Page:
Navigating the space between student and professor, the University’s 250 postdocs are an integral, but often over-looked, group of researchers on campus.
While graduate students and faculty members split their time between other commitments – taking courses, teaching and sitting on committees - postdocs “have the luxury of focusing on research,” said Susan Rottenberg, postdoctoral program and data manager for the Division of Biology and Medicine.
Postdoc appointments usually last between one and three years. During that time, fellows can enhance research profiles and learn skills, satisfying their academic curiosity and becoming more attractive candidates for jobs, said Elizabeth Harrington, associate dean for graduate and postdoctoral studies in BioMed.
“It’s pretty rare to have so few responsibilities in academia,” said Amber Musser, one of three postdocs funded through the Pembroke Center for Teaching and Research on Women.
Most University postdocs work in the sciences and are funded through external grants. But departments and centers, like the Pembroke Center and the Cogut Center for the Humanities, also award fellowships. Humanities postdocs may have some teaching requirements, but these are usually fewer than those of professors.
“It’s an amazing thing for candidates who have finished their dissertations to actually have a bit of breathing space to turn that dissertation research into something a little more satisfactory,” said Timothy Bewes, a professor of English who was a Pembroke Center postdoctoral fellow from 2003 to 2004.
Pressure to publish
Postdoctoral fellows across disciplines said the opportunity to devote a year or two to research is rewarding, but the pressure of completing as much work as possible can be intense.
“It is a lot of pressure because you aren’t on the tenure track and so you don’t know where you are going to go next,” said Madhumita Lahiri, a postdoctoral fellow in the English department who is funded through a Mellon Fellowship from the Cogut Center. “And so if you don’t have anything to show for your time as a postdoc, you are going to be in trouble.”
Adam Kiefer, another postdoc in the CLPS department, estimated working around 60 hours a week. Musser and her Pembroke Center colleague Meredith Bak estimated working 50 to 60 hours per week, but said where and when they research is flexible.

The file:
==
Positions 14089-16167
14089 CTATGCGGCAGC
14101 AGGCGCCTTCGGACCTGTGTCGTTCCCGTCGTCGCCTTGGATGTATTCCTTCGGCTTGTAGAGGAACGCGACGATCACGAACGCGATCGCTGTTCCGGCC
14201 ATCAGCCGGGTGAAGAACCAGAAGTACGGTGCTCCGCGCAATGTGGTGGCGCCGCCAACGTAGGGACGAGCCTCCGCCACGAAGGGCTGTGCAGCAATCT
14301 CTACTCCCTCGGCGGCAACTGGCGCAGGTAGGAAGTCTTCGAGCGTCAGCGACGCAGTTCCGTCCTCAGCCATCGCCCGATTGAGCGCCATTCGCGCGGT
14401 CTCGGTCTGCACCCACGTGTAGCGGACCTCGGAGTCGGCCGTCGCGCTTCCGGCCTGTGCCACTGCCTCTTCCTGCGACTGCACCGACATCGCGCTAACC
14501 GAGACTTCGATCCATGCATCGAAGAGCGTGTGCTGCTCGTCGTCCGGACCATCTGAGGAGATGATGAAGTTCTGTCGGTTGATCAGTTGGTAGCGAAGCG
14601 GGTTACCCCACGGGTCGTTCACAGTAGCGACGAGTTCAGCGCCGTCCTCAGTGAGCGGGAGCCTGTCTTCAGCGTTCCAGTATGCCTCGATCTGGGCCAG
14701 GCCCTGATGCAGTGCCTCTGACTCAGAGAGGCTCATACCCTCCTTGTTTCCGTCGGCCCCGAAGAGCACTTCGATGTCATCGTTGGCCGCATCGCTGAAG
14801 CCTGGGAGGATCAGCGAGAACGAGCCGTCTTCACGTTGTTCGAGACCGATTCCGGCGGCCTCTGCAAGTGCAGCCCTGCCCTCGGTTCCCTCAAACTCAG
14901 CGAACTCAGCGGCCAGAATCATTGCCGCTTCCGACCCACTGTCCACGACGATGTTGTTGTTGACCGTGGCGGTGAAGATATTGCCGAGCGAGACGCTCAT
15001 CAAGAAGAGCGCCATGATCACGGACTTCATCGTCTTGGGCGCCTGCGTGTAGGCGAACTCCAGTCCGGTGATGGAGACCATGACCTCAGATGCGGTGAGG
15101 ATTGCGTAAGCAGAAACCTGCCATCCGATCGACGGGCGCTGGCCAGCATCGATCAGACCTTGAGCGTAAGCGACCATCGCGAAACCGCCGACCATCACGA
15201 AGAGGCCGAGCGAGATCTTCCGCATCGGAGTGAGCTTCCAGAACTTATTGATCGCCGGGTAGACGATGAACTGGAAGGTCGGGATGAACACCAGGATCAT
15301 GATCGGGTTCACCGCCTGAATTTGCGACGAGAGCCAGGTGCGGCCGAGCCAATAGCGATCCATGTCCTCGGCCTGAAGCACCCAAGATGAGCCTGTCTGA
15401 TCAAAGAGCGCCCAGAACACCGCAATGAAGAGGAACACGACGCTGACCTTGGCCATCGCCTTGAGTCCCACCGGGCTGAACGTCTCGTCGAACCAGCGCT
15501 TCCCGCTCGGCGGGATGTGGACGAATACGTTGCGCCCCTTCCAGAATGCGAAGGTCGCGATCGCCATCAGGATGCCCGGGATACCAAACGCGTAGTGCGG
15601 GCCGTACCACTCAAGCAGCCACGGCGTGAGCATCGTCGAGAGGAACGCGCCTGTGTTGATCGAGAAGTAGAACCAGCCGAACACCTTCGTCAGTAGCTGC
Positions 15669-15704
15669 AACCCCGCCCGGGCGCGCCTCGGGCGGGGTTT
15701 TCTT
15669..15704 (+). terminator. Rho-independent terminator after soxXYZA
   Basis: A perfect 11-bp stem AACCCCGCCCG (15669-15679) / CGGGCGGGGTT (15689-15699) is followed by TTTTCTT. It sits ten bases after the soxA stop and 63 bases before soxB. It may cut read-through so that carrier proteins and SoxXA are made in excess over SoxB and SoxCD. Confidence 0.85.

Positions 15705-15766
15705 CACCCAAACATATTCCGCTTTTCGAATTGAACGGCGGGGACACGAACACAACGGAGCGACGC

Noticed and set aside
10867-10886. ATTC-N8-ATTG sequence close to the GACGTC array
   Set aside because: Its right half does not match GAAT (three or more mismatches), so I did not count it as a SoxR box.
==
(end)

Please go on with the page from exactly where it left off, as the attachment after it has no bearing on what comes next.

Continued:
“You really can do whatever you want,” Musser said. “You could do nothing and that would be bad for you, but there’s no one checking up on you.”
Kiefer said he keeps his lab mentor, Professor of Cognitive, Linguistic and Psychological Sciences William Warren, “up to speed” with his research, but “as long as your work is getting done, he’s not too concerned with where you are.”
“When you have some deadlines for papers, you can’t even count how many hours you work, because you can spend day and night working,” said Francesco Paterna, a postdoc in the School of Engineering.
Lahiri said she works over 50 hours a week but added, “the boundary between work and pleasure is extremely blurred.”
Socially, being a postdoc can be “very awkward,” Kiefer said. “In the lab setting, everyone is viewed as equal, but outside, in the social context, it can be very different.”
Musser said being a postdoc “is a nice way to get to know a community of scholars” with similar interests, but like Kiefer, she said occupying the space between grad students and professors “is tricky.” Though she interacts with faculty members, they don’t “hang out,” she said, adding that she mostly socializes with other postdocs.
Within the postdoc community, experiences can vary, Rottenberg said, citing the annual “Postdoctoberfest” event. Some postdocs came early in the evening with spouses and children, she said, while others arrived in the last half hour with graduate students from their labs.
Many people do not want to pursue postdoc positions because they do not want to move temporarily, Lahiri said. “If you have a family or have kids, it’s difficult,” she said. Moher, for instance, lives in Boston with his wife and commutes to Providence every day.
Looking to the future
Given the temporary nature of the position, most postdocs seek more permanent jobs soon after their fellowships begin.
“I look at this as an investment of my time,” Kiefer said of his postdoc position. “You can really take the time to mature intellectually and see where you envision your career going.” The extra time to do research also allows one to “put together a coherent research plan that you can then sell,” he said.
Kiefer said that for his discipline, it is necessary to have postdoctoral fellowships to get a job in the current economy .
In the humanities, having a postdoc is “not essential, but it changes your research profile significantly,” Lahiri said.
Having a postdoc “is a real affirmation of their work so far,” Bewes said. “It gives potential employers a sense that your research is already attracting attention.”
While Kiefer said he views his fellowship as a “launching pad,” Moher said he is enjoying focusing on his research and is in “no rush to have a professor job.”
Benefits for Brown
Harrington said the University’s science departments receive immediate, tangible benefits from having postdocs. “They’re the real work force in obtaining the data for their mentors. Without the postdocs and without the graduate students, the mentors would not be as competitive,” she said.
But since humanities postdocs primarily do their own research, the immediate gains are less clear. It can also be hard for postdocs to get too involved in the campus community, Lahiri said. “You have people who can contribute a lot but who also can’t stay,” she said, adding, “I’ve had students ask about working with me and I’m not going to be here.”
“It’s more an investment in the future rather than a super tangible gain in the present,” Musser said. “Hopefully we do good work, and we go out in the world and they can say, ‘They’re Pembroke Center people.'”